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Police-Fire Facilities Project goes back to the drawing board

Town Manager announces intent to refine the project to find efficiencies

BRATTLEBORO—The Police-Fire Facilities Project will return to the drawing board.

Town Manager Peter Elwell said at the July 21 Selectboard meeting that he wanted architects to develop new concept plans for the Central Fire Station and Police Station. Plans for Station Two, the fire station in West Brattleboro, are okay to go.

The board approved $7,500 from the operating budget to develop the new concept plans.

Elwell added that he came before the board for approval because he thought the cost of developing new plans would exceed $10,000.

He added that, “strictly speaking,” under the Town’s purchasing regulations, the town manager can spend up to $10,000 without the board’s approval,

Under the board’s direction, Elwell started reviewing the three-building project earlier this year shortly after he started working for the Town.

According to Jan. 28 minutes of the Police-Fire Facility Committee, Elwell told the committee that the Selectboard had voted to pursue relocating the police station to Putney Road. Staff would pursue the next steps.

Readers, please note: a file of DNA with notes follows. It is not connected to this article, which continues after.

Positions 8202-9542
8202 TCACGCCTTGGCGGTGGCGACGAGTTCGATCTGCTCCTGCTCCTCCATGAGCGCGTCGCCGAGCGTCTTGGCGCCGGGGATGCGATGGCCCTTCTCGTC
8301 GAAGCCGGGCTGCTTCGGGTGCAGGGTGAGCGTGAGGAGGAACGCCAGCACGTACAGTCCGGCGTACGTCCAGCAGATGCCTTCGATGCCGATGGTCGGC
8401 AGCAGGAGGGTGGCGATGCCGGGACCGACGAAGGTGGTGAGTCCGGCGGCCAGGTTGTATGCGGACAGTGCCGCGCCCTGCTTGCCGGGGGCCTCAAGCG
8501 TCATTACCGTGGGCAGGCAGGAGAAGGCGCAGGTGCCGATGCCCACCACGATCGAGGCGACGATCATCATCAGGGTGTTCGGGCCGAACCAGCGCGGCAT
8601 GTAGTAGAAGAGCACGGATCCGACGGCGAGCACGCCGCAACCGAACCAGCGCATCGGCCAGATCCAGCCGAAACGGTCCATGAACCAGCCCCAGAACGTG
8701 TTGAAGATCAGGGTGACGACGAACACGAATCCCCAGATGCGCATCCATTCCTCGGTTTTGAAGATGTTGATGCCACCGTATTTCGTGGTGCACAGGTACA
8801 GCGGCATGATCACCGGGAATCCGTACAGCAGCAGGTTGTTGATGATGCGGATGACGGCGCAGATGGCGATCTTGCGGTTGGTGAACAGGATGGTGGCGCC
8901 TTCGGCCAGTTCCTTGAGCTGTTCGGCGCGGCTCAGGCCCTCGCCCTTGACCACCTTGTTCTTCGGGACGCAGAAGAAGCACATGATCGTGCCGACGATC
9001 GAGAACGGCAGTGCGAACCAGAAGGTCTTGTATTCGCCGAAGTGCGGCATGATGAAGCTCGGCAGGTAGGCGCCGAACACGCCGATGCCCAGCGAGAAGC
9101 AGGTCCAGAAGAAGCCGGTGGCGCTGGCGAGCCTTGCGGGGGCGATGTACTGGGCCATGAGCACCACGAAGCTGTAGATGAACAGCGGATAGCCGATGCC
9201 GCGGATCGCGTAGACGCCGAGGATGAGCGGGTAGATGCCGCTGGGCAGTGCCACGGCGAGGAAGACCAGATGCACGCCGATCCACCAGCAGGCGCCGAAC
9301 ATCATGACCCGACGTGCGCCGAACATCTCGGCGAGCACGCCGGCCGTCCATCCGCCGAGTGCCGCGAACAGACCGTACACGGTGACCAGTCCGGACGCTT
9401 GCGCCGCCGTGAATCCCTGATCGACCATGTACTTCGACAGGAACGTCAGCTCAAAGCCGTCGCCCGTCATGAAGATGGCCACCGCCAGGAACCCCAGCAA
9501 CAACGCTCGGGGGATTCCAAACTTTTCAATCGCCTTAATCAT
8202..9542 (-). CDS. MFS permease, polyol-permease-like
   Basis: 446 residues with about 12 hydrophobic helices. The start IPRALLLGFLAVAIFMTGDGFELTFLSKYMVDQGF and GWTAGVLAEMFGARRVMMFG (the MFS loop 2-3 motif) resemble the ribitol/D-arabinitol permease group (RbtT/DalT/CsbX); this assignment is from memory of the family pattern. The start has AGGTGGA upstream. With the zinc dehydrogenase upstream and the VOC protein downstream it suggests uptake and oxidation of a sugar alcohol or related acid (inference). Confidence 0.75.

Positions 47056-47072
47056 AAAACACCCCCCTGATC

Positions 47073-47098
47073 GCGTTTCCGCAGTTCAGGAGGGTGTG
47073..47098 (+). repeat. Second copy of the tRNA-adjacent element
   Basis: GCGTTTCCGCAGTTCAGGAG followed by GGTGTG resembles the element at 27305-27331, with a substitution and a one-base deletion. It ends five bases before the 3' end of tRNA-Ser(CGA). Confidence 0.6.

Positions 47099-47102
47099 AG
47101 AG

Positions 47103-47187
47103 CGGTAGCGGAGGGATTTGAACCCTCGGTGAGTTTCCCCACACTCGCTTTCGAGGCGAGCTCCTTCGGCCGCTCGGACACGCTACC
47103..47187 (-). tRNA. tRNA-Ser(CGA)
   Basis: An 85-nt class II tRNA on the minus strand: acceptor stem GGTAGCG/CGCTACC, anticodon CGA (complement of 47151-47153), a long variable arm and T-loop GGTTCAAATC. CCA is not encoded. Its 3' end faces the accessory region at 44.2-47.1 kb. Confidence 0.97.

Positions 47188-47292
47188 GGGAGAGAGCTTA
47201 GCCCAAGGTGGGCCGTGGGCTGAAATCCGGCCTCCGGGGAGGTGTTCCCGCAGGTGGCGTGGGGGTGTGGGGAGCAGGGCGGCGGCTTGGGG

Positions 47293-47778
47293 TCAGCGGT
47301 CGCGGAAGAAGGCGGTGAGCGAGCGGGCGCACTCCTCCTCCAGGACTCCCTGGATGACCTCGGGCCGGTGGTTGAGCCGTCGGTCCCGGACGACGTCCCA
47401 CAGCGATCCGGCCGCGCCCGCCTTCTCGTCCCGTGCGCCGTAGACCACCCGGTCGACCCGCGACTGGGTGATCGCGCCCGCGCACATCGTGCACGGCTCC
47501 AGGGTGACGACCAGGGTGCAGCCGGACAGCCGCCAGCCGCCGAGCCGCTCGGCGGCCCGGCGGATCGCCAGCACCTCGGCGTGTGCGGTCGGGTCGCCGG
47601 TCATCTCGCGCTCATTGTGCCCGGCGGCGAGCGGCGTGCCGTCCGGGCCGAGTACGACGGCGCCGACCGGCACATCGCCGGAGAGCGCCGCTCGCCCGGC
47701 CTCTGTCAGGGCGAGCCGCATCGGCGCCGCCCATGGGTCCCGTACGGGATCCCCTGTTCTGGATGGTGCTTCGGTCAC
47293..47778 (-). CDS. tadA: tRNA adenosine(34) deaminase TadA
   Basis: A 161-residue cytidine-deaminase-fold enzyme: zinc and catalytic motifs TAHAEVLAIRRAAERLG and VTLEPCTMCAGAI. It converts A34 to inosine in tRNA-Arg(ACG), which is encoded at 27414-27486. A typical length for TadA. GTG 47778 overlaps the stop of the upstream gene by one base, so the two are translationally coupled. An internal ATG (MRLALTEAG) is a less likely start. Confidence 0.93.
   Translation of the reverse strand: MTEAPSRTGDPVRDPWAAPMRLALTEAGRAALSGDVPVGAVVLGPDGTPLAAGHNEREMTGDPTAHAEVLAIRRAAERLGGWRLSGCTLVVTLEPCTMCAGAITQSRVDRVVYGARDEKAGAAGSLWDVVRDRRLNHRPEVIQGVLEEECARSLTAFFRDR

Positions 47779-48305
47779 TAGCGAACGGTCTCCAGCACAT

The board asked Elwell to bring a fresh set of eyes to the project and look for new, less expensive, solutions, said Selectboard Chair David Gartenstein.

“It’s a core need of the Town to provide for emergency services,” said Gartenstein. “The counter consideration is affordability.

“It remains our goal to do this work,” he added.

Up for consideration was removing a third floor from the Central Station plans. Elwell has also looked into whether the police station could remain at the Municipal Center or should relocate to another location.

Relocating would require purchasing property. Gartenstein said that these discussions have happened in closed executive sessions because they relate to real estate.

Gartenstein said he couldn’t say which properties were discussed because potential real estate sales “are confidential.”